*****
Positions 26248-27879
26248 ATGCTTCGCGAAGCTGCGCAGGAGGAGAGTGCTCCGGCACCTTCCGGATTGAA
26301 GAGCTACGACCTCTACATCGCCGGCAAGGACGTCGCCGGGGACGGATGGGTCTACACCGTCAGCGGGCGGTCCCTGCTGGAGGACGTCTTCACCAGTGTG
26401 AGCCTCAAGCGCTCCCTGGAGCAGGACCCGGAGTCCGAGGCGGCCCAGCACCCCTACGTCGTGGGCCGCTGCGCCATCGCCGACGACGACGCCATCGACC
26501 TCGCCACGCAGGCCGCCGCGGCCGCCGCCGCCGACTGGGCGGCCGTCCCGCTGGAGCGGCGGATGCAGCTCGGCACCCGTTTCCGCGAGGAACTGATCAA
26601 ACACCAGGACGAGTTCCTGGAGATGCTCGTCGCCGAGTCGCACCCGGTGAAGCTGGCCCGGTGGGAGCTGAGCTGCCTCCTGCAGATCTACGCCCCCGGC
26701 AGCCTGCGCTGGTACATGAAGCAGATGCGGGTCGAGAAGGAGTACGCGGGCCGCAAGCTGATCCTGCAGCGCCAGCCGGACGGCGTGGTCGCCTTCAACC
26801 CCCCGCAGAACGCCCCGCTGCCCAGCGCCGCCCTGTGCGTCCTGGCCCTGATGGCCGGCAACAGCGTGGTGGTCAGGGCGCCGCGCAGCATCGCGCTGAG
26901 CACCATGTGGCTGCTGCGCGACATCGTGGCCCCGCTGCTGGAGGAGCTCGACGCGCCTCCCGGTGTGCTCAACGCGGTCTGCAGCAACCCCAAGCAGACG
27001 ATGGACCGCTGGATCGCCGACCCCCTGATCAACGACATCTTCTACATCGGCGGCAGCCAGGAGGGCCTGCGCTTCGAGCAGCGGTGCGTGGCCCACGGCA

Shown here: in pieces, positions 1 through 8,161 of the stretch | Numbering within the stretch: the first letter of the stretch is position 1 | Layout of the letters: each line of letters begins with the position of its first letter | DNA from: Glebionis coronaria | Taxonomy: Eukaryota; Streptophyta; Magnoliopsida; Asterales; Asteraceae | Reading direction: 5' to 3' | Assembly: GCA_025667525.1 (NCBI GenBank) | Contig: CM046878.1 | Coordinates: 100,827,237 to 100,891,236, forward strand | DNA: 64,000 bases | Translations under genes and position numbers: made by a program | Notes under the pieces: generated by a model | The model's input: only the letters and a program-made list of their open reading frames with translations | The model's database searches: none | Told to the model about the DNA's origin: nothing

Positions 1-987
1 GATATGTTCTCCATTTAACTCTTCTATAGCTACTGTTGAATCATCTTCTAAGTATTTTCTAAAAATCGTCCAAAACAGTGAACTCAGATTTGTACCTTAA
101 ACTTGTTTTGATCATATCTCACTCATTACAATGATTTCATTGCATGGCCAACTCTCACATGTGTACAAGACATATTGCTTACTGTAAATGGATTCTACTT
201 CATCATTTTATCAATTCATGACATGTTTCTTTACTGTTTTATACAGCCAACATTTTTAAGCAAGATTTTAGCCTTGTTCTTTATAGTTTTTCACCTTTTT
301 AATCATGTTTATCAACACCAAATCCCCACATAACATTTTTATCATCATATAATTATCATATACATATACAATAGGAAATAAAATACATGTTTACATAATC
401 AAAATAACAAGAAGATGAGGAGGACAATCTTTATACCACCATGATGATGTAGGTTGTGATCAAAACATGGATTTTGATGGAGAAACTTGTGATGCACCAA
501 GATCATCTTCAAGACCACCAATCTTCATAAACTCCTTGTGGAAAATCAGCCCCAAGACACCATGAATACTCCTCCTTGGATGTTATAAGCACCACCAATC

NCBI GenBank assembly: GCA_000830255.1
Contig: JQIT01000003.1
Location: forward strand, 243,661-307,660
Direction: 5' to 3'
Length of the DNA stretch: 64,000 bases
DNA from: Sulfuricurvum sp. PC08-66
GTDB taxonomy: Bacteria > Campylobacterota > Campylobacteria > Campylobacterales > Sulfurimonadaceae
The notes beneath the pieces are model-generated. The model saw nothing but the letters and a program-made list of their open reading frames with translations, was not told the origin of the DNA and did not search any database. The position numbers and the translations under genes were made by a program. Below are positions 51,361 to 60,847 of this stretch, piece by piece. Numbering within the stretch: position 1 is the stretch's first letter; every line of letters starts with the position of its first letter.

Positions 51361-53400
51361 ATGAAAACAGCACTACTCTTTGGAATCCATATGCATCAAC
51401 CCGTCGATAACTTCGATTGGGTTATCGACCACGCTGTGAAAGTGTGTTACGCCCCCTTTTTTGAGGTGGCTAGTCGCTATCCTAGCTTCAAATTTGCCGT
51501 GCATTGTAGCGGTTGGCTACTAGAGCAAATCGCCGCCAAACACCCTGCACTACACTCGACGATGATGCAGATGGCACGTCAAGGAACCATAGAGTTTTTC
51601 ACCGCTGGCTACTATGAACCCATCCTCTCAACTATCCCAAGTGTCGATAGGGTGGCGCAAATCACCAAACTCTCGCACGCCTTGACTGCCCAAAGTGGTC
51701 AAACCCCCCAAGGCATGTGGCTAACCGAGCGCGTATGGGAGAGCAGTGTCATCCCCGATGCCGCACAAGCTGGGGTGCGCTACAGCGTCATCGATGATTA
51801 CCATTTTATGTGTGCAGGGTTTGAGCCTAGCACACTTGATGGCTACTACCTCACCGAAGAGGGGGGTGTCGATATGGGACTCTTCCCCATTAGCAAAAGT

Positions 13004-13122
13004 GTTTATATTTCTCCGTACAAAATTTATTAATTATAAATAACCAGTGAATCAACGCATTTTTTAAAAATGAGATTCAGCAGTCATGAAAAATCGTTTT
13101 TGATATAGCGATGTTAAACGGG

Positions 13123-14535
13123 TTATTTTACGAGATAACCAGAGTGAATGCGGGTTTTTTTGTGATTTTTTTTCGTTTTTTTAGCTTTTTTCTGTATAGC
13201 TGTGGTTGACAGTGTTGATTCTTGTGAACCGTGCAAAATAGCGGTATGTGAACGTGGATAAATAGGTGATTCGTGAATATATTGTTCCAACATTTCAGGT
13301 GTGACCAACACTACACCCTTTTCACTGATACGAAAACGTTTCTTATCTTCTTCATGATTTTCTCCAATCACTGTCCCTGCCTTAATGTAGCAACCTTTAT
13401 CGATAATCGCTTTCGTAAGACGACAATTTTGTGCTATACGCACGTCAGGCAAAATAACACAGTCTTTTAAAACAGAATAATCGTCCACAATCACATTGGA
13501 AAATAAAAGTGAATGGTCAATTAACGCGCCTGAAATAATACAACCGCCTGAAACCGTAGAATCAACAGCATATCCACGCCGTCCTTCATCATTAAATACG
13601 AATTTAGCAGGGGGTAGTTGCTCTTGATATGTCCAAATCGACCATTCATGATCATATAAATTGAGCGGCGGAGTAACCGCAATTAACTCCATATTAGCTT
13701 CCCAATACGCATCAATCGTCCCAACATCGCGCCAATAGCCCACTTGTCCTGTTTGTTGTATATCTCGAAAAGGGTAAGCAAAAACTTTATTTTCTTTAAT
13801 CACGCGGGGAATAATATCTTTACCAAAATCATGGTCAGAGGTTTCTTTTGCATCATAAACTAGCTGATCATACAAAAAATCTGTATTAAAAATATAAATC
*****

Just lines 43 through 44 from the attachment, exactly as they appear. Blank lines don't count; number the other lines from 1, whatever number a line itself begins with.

13601 AATTTAGCAGGGGGTAGTTGCTCTTGATATGTCCAAATCGACCATTCATGATCATATAAATTGAGCGGCGGAGTAACCGCAATTAACTCCATATTAGCTT
13701 CCCAATACGCATCAATCGTCCCAACATCGCGCCAATAGCCCACTTGTCCTGTTTGTTGTATATCTCGAAAAGGGTAAGCAAAAACTTTATTTTCTTTAAT